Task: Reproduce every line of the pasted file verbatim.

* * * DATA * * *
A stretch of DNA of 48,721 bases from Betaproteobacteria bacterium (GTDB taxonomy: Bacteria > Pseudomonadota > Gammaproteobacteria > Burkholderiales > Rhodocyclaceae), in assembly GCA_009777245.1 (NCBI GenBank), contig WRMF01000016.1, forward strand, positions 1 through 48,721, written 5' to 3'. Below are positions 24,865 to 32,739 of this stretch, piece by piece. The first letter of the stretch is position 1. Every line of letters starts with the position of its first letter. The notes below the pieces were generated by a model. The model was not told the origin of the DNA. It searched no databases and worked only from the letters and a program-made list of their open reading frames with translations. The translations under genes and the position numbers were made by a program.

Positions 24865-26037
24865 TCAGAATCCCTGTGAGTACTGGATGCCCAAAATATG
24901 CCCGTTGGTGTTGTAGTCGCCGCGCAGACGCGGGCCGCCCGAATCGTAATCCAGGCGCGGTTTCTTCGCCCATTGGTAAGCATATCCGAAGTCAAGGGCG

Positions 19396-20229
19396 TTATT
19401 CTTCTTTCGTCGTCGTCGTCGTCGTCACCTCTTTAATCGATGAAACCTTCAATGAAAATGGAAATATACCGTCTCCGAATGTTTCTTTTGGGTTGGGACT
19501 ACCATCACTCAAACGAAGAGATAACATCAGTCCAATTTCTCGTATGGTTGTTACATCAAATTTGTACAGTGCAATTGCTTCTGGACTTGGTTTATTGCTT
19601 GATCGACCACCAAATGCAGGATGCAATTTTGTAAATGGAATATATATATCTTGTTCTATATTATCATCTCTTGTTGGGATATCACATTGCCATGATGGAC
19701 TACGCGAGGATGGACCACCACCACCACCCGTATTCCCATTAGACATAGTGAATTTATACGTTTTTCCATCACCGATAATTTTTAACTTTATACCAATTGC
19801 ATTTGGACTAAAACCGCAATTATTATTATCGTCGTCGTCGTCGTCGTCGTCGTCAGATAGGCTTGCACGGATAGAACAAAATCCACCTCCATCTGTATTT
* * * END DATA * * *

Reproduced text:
A stretch of DNA of 48,721 bases from Betaproteobacteria bacterium (GTDB taxonomy: Bacteria > Pseudomonadota > Gammaproteobacteria > Burkholderiales > Rhodocyclaceae), in assembly GCA_009777245.1 (NCBI GenBank), contig WRMF01000016.1, forward strand, positions 1 through 48,721, written 5' to 3'. Below are positions 24,865 to 32,739 of this stretch, piece by piece. The first letter of the stretch is position 1. Every line of letters starts with the position of its first letter. The notes below the pieces were generated by a model. The model was not told the origin of the DNA. It searched no databases and worked only from the letters and a program-made list of their open reading frames with translations. The translations under genes and the position numbers were made by a program.

Positions 24865-26037
24865 TCAGAATCCCTGTGAGTACTGGATGCCCAAAATATG
24901 CCCGTTGGTGTTGTAGTCGCCGCGCAGACGCGGGCCGCCCGAATCGTAATCCAGGCGCGGTTTCTTCGCCCATTGGTAAGCATATCCGAAGTCAAGGGCG

Positions 19396-20229
19396 TTATT
19401 CTTCTTTCGTCGTCGTCGTCGTCGTCACCTCTTTAATCGATGAAACCTTCAATGAAAATGGAAATATACCGTCTCCGAATGTTTCTTTTGGGTTGGGACT
19501 ACCATCACTCAAACGAAGAGATAACATCAGTCCAATTTCTCGTATGGTTGTTACATCAAATTTGTACAGTGCAATTGCTTCTGGACTTGGTTTATTGCTT
19601 GATCGACCACCAAATGCAGGATGCAATTTTGTAAATGGAATATATATATCTTGTTCTATATTATCATCTCTTGTTGGGATATCACATTGCCATGATGGAC
19701 TACGCGAGGATGGACCACCACCACCACCCGTATTCCCATTAGACATAGTGAATTTATACGTTTTTCCATCACCGATAATTTTTAACTTTATACCAATTGC
19801 ATTTGGACTAAAACCGCAATTATTATTATCGTCGTCGTCGTCGTCGTCGTCGTCAGATAGGCTTGCACGGATAGAACAAAATCCACCTCCATCTGTATTT